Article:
Azure ATP now detects SMBGhost

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Azure ATP now detects SMBGhost

The SMB vulnerability CVE-2020-0796, also known as “SMBGhost” or “CoronaBlue”, was published a few days ago. This CVE is about a potential remote code execution due to a buffer overflow vulnerability in the way SMBv3 (3.1.1) handles SMBv2 compression requests. The vulnerability affects Windows 10 and Windows Server 2019 versions 1903 and 1909.

A few proofs of concept that trigger this vulnerability have been published already – one of them is on GitHub. So far, the tools published online are expected to cause a “blue screen” if the target Windows server is vulnerable to this issue. As most of the critical servers in an organization are Windows servers, attackers will exploit this vulnerability to try to gain control of the remote servers without authenticating.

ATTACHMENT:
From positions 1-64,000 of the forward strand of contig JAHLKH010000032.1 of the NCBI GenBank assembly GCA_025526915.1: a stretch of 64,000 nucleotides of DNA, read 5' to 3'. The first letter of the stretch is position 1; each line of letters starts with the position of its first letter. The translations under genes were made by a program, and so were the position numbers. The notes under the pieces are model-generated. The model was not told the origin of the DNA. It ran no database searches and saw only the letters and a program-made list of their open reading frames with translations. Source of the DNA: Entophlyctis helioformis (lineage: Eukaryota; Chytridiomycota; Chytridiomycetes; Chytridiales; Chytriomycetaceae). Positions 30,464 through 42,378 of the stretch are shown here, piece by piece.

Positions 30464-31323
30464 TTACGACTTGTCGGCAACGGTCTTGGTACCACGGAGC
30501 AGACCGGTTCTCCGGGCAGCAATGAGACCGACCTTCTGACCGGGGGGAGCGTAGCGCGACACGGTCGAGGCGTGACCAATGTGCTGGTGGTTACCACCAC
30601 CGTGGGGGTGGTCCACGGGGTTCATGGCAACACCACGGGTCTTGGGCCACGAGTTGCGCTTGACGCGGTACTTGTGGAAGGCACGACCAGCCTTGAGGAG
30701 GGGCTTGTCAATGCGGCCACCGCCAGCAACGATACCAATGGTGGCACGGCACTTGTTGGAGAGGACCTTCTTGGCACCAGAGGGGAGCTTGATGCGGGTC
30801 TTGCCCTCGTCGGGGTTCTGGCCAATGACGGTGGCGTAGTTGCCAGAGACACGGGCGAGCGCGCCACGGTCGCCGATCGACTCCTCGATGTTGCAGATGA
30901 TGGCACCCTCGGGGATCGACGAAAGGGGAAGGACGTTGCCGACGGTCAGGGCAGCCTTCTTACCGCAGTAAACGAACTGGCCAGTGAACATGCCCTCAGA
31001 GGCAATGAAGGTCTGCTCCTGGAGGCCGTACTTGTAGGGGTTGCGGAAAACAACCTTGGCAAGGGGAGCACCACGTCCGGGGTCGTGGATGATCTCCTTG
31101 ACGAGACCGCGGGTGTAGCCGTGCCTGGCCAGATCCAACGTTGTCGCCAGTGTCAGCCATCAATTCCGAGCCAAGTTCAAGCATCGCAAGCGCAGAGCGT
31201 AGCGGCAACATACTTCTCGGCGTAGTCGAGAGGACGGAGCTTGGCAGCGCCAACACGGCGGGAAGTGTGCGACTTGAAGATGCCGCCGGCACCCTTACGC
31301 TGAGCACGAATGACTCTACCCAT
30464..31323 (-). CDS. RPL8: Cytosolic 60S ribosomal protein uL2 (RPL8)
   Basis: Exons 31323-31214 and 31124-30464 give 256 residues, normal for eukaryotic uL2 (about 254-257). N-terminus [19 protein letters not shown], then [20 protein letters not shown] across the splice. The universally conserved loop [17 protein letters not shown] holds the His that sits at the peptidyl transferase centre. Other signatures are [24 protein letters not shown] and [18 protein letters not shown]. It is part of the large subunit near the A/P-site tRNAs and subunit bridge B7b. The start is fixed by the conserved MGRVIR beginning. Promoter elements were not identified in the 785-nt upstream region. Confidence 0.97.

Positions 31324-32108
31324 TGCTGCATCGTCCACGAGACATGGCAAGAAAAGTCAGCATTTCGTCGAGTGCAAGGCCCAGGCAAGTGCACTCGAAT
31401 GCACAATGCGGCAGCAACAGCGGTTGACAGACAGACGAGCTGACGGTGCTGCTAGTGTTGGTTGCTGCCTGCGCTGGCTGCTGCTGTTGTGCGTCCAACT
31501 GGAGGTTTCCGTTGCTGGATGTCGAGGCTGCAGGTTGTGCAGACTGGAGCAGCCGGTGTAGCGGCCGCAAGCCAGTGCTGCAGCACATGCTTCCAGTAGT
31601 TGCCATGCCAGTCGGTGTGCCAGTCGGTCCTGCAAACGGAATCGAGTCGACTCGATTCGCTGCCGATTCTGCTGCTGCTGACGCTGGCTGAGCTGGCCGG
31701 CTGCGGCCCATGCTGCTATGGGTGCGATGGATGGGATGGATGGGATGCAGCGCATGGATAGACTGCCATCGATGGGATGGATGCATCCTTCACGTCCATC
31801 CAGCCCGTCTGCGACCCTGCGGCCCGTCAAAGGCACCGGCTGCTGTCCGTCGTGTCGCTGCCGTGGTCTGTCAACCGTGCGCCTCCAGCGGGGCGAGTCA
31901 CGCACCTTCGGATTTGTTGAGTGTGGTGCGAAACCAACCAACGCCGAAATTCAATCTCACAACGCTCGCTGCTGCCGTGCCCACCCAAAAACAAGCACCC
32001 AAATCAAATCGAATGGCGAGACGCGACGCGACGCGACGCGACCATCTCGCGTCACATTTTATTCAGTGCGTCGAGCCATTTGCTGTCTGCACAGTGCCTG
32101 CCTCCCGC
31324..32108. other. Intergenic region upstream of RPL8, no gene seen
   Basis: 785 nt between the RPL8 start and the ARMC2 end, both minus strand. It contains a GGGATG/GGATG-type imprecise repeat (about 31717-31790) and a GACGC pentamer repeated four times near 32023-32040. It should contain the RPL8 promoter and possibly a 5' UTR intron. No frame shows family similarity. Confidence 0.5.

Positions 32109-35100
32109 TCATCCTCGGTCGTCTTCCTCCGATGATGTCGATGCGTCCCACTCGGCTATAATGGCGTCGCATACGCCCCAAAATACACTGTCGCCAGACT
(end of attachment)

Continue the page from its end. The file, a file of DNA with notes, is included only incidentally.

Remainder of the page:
The vulnerability has the potential to become widely spread, similar to the way EternalBlue exploited the SMB protocol in 2017. It’s important to protect critical Windows servers by installing a patch, KB4551762, or following other suggested mitigations and workarounds.

Microsoft is releasing a new Azure ATP detection that looks for use of this vulnerability on unpatched Domain Controllers. The detection identifies crafted packets attempting to exploit SMBv3.



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